Where should we go this summer?
May 10, 2013 8:34 AM   Subscribe

Girlfriend and I are looking to get away this August, and we're looking for destinations. We want to spend ~10 days relaxing, experiencing some natural beauty, being warm, eating delicious food (both of the restaurant variety and the pick-up-bread-and-cheese-from-the-local-vendor variety) and generally unplugging from day-to-day life. Not big partiers, but we'd frequent the local cafe/pub. Something like a little cottage in the south of France would be our dream, but we're working with a budget of ~$4000 all-inclusive, so France may have to wait. We're 30ish and live in Boston. Idea us please!
posted by violinflu to Travel & Transportation (28 answers total) 14 users marked this as a favorite
Do you want to go far away? If not (necessarily), then Martha's Vineyard ticks all of your boxes nicely.
posted by lunasol at 8:43 AM on May 10, 2013

Montreal, and/or Quebec City? There are some nice resorts near each that might fulfill your cabin idea.
posted by rpfields at 8:47 AM on May 10, 2013 [1 favorite]

You could also take the ferry in Connecticut to the east end of long island to do this also. You could split your 10 days between the east end of long island and NYC . YOu could take Amtrak to pen station if you do not want to drive.
posted by majortom1981 at 8:48 AM on May 10, 2013

Santa Fe, NM.
posted by rtha at 8:50 AM on May 10, 2013 [2 favorites]

Portland (OR) or Vancouver.
posted by Dansaman at 8:55 AM on May 10, 2013

I'm thinking a ski resort in the off season might do it. Lake Tahoe/Truckee is gorgeous in the summer.

Sedona, Arizona is great too. Or even Phoenix. You can get amazing deals on resorts that time of year. (It is as hot as the sun in Phoenix, Sedona is in the mountains and much cooler.)
posted by Ruthless Bunny at 9:01 AM on May 10, 2013 [1 favorite]

Maine! We stayed in Bar Harbor for a few days a couple summers ago, and we never wanted to leave. It didn't feel too crowded, which surprised me, but obviously Maine is really big and there are towns that are way less busy than Bar Harbor.

If you want to go farther afield, there's Door County, Wisconsin (the Cape Cod of the Midwest, so they say). It's ridiculously beautiful - Cave Point County Park might be my favorite place in the universe, plus you've got Washington Island and Peninsula Park and of course the lake, and the bay, and lots of nice inland lakes. The towns are cute, with lots of goofy shops and good restaurants, and if you stay on the east side (Baileys Harbor, Jacksonport etc.) it's not too busy, even in August. There are a couple good theater companies if you're into that, and beaches and biking and weird museums. Renting a cabin on an inland lake is affordable and super relaxing - hang out on your hammock next to the dock, drinking weird fruit wine from one of the wineries on the peninsula... Man I love it. I would spend my whole summer there if I could.

(Similar, but even harder to get to, is the Upper Peninsula of Michigan, which is like 80% protected gorgeous natural areas, but arguably less to do/eat other than nature things.)
posted by goodbyewaffles at 9:01 AM on May 10, 2013 [5 favorites]

Rent a lake house in Ithaca, NY (for instance; for instance). You'll have plenty of money left over for fine dining (wine trail, downtown, farmers' market), and fine drinking at the many local pubs, bars, and beer gardens. You'll also have access to plenty of amazing trails, waterfalls, gorges, boating, biking, etc. Ithaca is a great mix of country and city, and it's outrageously beautiful in the summertime -- especially on the lake in August.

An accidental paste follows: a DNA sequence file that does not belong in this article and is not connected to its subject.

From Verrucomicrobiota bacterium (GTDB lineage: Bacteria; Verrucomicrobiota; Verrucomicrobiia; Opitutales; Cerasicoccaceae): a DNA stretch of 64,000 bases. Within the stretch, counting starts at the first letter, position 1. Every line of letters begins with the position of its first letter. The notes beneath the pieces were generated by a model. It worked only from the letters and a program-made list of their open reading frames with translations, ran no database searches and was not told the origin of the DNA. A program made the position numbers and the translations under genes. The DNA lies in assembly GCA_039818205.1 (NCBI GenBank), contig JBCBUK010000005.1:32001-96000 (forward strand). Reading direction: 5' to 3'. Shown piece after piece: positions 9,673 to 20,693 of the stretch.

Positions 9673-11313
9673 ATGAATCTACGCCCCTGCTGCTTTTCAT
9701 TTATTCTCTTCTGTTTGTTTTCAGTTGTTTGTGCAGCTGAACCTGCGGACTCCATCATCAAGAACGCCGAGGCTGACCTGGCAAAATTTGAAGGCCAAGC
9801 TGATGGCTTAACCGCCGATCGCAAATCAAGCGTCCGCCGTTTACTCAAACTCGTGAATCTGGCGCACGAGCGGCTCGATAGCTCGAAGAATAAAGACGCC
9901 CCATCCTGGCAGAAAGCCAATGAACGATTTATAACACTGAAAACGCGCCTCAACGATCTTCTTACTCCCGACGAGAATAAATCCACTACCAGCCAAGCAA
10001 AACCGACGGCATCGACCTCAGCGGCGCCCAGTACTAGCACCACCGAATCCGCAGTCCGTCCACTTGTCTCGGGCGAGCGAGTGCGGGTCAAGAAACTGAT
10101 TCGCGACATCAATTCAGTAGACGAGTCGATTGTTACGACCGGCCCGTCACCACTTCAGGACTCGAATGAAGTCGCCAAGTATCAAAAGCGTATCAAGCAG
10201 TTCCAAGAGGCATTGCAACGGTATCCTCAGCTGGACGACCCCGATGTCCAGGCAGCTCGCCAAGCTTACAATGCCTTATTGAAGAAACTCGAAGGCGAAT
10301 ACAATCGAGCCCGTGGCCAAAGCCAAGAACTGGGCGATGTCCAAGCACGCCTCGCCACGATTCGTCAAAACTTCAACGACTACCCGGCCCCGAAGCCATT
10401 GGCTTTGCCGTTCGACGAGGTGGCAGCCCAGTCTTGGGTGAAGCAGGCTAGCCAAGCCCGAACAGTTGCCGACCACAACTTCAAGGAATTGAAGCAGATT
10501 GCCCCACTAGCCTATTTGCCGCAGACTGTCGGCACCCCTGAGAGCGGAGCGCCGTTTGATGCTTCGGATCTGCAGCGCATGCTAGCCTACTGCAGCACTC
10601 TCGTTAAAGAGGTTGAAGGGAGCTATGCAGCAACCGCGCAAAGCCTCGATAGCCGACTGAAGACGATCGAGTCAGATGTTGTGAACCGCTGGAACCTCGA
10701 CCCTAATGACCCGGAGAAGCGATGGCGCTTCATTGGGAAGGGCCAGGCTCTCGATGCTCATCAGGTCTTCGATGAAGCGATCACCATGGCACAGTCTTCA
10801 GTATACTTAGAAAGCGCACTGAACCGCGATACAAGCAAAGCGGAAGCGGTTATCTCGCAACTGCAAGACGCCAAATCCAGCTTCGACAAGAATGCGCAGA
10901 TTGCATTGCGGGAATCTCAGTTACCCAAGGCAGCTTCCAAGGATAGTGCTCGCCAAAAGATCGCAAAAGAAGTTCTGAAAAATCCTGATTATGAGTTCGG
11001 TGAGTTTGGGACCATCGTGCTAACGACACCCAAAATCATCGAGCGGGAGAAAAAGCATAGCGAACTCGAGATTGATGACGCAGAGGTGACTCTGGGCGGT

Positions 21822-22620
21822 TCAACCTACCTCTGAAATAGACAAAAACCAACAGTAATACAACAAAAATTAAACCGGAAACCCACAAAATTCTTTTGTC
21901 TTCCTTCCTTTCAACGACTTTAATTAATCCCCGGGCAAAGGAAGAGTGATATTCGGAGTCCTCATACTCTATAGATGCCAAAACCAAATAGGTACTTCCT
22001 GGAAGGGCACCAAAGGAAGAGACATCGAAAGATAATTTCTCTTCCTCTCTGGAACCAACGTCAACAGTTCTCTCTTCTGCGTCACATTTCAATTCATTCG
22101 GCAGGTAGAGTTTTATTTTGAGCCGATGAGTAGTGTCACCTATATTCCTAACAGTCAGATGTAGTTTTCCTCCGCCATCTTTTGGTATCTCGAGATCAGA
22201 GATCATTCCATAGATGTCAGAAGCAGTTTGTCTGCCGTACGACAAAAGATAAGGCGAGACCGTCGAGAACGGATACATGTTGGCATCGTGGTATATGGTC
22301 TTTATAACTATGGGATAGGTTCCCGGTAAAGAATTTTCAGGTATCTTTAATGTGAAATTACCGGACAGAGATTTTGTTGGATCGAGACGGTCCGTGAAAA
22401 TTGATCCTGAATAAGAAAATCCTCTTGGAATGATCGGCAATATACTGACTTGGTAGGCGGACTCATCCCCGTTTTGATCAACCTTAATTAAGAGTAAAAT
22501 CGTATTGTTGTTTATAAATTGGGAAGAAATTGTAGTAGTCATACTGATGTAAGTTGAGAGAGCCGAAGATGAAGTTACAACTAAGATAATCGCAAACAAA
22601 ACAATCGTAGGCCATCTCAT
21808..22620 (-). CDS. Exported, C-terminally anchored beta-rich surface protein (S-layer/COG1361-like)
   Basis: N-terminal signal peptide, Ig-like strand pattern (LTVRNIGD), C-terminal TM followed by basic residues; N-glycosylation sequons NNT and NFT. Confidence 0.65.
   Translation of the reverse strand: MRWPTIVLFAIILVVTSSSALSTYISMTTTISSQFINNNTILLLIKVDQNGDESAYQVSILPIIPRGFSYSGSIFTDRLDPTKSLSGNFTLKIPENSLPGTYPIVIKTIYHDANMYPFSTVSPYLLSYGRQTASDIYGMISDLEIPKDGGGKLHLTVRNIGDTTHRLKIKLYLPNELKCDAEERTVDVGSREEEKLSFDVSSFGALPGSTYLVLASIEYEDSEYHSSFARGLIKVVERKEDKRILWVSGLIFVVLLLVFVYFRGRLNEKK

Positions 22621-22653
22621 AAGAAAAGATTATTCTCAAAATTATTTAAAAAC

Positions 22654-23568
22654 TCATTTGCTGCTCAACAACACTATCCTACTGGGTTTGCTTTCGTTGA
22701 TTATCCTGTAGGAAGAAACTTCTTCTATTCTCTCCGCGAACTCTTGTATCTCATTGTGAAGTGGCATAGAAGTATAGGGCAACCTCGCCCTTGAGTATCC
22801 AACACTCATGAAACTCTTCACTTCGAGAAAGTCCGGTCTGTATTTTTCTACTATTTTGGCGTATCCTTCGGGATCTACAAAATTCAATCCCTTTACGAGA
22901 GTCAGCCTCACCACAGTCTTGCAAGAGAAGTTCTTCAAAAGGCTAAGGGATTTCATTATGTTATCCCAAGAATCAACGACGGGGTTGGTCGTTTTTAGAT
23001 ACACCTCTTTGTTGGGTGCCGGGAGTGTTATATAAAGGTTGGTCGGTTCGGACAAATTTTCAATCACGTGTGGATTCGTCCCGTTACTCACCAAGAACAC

posted by ourobouros at 9:04 AM on May 10, 2013 [5 favorites]

A town in Maine that is "way less busy than Bar Harbor" would be Camden. Midcoast Maine in general (Belfast, Rockland, Boothbay Harbor) would probably fit the bill.
posted by seemoreglass at 9:05 AM on May 10, 2013

I found flights to Reykjavik for as little as $360 in August (before taxes and fees) from Boston through Icelandair, if you have any desire to look at geysers in Iceland. Cophenhagen, $500. Paris, $600. Etc. With a budget of $4000, you probably don't need to stay in North America.

But if you do want to stay in North America and have nice scenery to look at, I'd think Colorado and Vancouver B.C. could be nice. Or maybe going through California to look at the redwood reets and geysers and stuff.
posted by AppleTurnover at 9:10 AM on May 10, 2013

I wouldn't rule out south of France. You can get tickets to Paris for < $800 if you stop over in Ireland or Iceland, and if you find a good deal at AirBnB, you could probably rent that dream cottage of yours and still have enough left over to eat out a few times at modest places and eat all the baguettes, cheese, and salamis you want.
posted by ultraviolet catastrophe at 9:14 AM on May 10, 2013 [2 favorites]

St. Martin - Sint Maarteen in Caribbean. Flights <$600 at that time of the year, can rent a condo and car for very cheap. Nice beaches combined with French cuisine, although I'd get a hurricane insurance that time of the year.
posted by zeikka at 9:14 AM on May 10, 2013

My SO would pitch Istanbul (hard), but I'd go with Nova Scotia.
posted by QueerAngel28 at 9:25 AM on May 10, 2013

Seconding ultraviolet, check out vrbo for rentals. They're usually pretty reasonable. Also consider Brittany or Normandy.
posted by shoesietart at 9:30 AM on May 10, 2013

Wow, I typed redwood reets and I meant redwood trees. That's a new kind of typo for me.
posted by AppleTurnover at 9:52 AM on May 10, 2013

France (or Italy) might be do-able on $4K, certainly for $5K. Airfare for 2 around $2000, there are houses for as little as $100/night (but that's definitely at the low end), and for most rental houses you'll need a car. Add in a reasonable allowance for food & entertainment and that puts you around 5K. (BTW, most vacation rentals are by the week, especially in peak season)